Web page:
Seeing history is good. Sharing in it is better.
As the sun started to set over the now-empty grandstands at Indianapolis Motor Speedway, I’d had a grand total of 48 hours at the Brickyard, and for most of them hardly anybody was here.
But for just over two and a half hours on Sunday afternoon, roughly 135,000 others joined me, and it did more than just improve the spectacle of a motor race.
I was in Monaco a week ago, and it felt good to see more fans in grandstands, some VIPs on the grid and to be able to interact with team members again. But Indy? Indy was a whole other world.
There are things you slip back into as we emerge from this pandemic. Personally, I don’t mind being around large numbers of people. It all felt pretty normal (only with mask wearing) as I wandered around pre-race and stood in the pits to soak up the carefully choreographed ceremonies, but it stopped feeling normal when the green flag waved.
If I’m truly honest – and don’t hate me at this point – the roar of the crowd had been slightly underwhelming at times before the start. Conor Daly got a good cheer when he was presented in the line-up, but aside from that, it was the sort of noise you’d expect rather than something that takes your breath away. It was similar when we got racing, too.
Perhaps I was jet lagged, or holding something back in the knowledge that this was still only the PG version of the Indy 500, but I certainly hadn’t been able to have the chance to build up the anticipation for race day like a kid gets excited for Christmas. I’d only arrived Friday night and was suddenly find myself amongst it all.
With everything I’d been told about the race, it started off a bit like wanting a Rolex but buying the replica. It serves the same function, it looks very similar, but in your heart of hearts you know it’s not quite the full thing.
But then Daly overtook Rinus Veekay for the lead, the crowd was on its feet and the energy was infectious.
A little like the pre-race ceremonies, the race was building to a crescendo, and so too were the crowd. They had taken a little while to warm up – perhaps because of the fact they hadn’t been allowed in for two years – so when Scott Dixon’s disastrous pit stop blew the race wide open, it didn’t quite kick off.
Similarly when Helio Castroneves first led, it didn’t really register. It wasn’t important at that stage; there was still so far to go. A bit like me holding something back pre-race, nobody was going to let themselves really believe Helio was going to do it.
But as the lead switched hands between the Brazilian and Alex Palou in the final six laps, you could barely hear the cars. And as Helio led the final lap to win the record-equaling fourth, I’ll admit I couldn’t help but have a massive smile underneath my mask (with apologies to Pato O’Ward’s pit crew, whom I was standing with).
The smile wasn’t for who won, it was for how it made so many of the people in the grandstands feel. When Helio jumped out and climbed the fence I was amazed that they could produce even more noise. It was outrageous.
And to make another admission, at that point I was a little emotional. And I probably can’t blame that one on the jet lag.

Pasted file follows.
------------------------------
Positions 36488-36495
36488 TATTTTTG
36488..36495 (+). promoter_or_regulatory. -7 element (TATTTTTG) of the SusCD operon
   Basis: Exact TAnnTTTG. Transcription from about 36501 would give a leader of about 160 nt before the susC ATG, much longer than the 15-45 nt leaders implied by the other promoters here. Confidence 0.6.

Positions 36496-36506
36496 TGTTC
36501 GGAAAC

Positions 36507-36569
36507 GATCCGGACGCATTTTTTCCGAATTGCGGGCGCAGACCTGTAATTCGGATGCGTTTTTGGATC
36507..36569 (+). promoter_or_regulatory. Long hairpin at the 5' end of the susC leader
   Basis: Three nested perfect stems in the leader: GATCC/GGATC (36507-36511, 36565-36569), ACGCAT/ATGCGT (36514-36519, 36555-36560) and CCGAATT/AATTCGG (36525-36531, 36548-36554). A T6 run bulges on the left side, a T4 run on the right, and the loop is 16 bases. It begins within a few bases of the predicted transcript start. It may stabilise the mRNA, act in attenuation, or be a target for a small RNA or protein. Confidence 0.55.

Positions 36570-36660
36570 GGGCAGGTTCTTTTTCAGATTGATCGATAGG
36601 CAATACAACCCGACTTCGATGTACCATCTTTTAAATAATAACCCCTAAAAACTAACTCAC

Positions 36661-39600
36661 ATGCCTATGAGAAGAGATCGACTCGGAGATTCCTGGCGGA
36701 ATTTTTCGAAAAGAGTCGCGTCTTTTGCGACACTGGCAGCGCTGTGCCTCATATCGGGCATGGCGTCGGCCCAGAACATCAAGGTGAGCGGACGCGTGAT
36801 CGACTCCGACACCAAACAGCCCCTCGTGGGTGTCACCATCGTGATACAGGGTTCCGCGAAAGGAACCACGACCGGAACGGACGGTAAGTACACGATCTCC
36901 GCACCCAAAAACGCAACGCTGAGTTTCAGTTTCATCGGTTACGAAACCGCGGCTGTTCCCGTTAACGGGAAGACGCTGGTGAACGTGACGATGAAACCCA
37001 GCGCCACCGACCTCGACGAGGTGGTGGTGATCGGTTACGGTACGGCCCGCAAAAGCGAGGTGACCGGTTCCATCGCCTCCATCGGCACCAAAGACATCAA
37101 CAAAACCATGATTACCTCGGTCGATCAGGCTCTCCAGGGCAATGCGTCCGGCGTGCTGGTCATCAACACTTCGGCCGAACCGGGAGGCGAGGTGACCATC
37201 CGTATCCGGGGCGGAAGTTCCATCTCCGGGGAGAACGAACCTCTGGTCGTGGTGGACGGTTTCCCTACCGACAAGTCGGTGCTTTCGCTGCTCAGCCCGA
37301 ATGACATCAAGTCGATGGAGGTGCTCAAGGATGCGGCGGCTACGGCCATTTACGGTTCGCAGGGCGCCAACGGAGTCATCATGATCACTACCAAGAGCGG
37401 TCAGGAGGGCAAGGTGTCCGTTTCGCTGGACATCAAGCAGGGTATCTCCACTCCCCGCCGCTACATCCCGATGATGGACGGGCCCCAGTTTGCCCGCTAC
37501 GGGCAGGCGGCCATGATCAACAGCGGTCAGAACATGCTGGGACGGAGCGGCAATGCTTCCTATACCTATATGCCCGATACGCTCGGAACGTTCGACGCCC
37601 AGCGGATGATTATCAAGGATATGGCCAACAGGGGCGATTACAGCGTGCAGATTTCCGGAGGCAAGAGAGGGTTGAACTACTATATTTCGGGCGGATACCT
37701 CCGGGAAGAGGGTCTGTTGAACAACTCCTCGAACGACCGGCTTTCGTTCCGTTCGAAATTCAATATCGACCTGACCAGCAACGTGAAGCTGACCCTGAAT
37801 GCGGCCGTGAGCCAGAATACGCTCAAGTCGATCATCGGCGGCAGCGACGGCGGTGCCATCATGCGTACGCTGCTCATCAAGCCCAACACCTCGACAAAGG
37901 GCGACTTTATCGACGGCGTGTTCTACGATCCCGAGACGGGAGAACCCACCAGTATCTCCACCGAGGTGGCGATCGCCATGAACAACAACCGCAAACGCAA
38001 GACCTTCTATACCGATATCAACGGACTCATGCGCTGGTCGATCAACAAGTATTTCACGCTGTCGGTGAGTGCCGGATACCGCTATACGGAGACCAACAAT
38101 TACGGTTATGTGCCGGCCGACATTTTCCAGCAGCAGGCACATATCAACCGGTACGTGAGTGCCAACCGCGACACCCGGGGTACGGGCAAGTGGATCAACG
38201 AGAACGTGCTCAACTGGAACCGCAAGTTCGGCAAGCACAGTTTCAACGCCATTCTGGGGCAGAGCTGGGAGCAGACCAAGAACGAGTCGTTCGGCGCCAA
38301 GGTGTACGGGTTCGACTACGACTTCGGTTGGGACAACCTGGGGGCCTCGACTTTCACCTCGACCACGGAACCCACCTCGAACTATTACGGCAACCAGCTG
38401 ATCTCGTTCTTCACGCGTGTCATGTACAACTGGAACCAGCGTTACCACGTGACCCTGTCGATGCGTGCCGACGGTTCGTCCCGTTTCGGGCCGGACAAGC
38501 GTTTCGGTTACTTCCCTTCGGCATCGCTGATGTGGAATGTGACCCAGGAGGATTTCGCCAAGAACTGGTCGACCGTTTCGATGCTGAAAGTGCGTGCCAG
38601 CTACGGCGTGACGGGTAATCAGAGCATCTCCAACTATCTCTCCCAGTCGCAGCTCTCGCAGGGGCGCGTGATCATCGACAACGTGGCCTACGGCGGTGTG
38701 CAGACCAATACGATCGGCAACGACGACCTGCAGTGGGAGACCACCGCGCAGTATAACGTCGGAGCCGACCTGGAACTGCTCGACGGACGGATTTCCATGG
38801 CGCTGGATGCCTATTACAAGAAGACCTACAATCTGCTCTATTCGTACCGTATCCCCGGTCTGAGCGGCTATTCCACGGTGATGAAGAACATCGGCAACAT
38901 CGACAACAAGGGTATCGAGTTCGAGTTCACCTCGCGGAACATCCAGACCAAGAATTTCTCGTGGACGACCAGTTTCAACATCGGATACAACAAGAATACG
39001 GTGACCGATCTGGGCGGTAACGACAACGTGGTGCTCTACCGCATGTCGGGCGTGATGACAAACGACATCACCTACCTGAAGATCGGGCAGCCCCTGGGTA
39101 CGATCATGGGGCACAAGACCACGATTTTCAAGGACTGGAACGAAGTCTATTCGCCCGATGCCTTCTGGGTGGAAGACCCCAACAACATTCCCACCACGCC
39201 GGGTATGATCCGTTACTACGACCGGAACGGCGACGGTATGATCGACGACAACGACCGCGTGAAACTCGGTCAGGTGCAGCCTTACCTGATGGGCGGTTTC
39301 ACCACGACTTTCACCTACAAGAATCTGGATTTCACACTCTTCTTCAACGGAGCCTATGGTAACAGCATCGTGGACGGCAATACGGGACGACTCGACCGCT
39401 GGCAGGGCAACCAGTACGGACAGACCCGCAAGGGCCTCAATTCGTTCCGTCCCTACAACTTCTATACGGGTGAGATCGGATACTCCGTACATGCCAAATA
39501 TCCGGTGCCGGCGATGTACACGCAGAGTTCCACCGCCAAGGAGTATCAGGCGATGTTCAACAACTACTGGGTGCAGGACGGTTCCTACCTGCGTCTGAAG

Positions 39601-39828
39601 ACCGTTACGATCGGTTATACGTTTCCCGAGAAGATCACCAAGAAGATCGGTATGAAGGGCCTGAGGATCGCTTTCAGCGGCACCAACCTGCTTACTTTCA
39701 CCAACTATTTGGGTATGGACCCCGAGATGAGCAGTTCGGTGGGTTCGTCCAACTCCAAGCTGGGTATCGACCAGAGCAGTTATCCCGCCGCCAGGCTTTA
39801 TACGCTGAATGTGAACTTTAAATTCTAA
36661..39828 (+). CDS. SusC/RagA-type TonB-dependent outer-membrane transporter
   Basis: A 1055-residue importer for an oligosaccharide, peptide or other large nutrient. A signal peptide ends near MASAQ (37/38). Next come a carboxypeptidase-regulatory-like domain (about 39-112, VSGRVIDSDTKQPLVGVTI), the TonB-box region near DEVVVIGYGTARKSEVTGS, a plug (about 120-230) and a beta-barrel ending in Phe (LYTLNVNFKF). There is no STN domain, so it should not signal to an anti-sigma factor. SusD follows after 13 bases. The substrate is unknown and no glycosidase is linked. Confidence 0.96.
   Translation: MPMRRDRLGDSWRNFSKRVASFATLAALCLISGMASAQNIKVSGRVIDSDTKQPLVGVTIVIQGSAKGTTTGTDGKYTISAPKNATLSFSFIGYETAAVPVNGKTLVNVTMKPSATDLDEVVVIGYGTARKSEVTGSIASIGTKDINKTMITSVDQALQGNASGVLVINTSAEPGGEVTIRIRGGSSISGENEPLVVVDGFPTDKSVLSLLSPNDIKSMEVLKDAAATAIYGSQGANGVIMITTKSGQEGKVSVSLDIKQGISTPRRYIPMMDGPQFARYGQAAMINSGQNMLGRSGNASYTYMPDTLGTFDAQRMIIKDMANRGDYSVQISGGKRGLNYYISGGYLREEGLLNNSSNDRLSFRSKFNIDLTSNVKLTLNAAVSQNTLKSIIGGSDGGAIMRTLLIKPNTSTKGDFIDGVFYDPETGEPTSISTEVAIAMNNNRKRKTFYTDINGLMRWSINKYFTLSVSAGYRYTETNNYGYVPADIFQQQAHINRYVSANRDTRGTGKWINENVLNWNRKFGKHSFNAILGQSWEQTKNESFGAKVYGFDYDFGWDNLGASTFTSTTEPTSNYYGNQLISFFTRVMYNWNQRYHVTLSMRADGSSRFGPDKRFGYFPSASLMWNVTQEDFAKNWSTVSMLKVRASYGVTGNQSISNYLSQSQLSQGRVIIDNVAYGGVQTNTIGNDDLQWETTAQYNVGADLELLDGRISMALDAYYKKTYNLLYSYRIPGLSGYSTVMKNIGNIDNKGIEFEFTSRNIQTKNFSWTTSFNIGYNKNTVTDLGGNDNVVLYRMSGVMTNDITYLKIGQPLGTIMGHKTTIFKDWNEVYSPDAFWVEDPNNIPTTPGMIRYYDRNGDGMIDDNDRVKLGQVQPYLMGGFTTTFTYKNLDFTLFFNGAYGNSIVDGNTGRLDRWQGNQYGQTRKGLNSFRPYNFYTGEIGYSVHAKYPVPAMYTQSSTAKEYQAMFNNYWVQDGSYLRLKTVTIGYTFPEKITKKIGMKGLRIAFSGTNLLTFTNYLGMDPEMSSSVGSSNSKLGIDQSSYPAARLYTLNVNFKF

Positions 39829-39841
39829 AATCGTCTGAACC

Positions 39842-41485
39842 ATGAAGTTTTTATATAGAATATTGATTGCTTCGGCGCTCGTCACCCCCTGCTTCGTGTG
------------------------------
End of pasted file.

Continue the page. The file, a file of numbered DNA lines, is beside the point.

History was being made. Helio was matching A.J. Foyt, Al Unser Sr and Rick Mears, and he was getting to soak it up with over 100,000 people. The whole frontstretch started chanting Helio’s name, and you just had a true reminder of what sport means with fans.
My previous visits for Indy qualifying have been more than enough to teach me that the allure of this place is the history. It’s the enduring connection to the past, the traditions of people coming back year after year, and the stories of being there when something happened. Last year, hardly anybody could say that they were there; this year it was special that a large number could.
It’s not that it wouldn’t be as impressive a feat for Helio to have won behind closed doors, but he wouldn’t have been able to truly understand the magnitude without the reaction from thousands of people right in front of him. The biggest post-pandemic crowd at a sporting event meant it wasn’t just the driver and his team who were part of an historic moment: 135,000 others could claim that, too.
And to be honest, I probably wouldn’t have been able to understand the magnitude either. Someone can tell you how great something is as many times as they want, but you only get to really appreciate it when you experience it for yourself.
I went for a walk down from the yard of bricks to Turn 1 late in the evening and the place was empty, back to the eerily quiet feeling of Saturday. Except for the Borg Warner Trophy waiting for Helio to return for a photoshoot.
And that moment reminded me of all the hard work that so many people had put in over the past month. It was gone 9pm and the obligations were still going, the traditions being ticked off. For so many, Sunday was the culmination of weeks and weeks of work. If I got emotional at the checkered flag amid 135,000 people after being there for a matter of hours, I can’t imagine what they all feel when there’s 350,000.
I only got a taste of what it’s usually like, but a taste is all I needed. I’ll most certainly be back.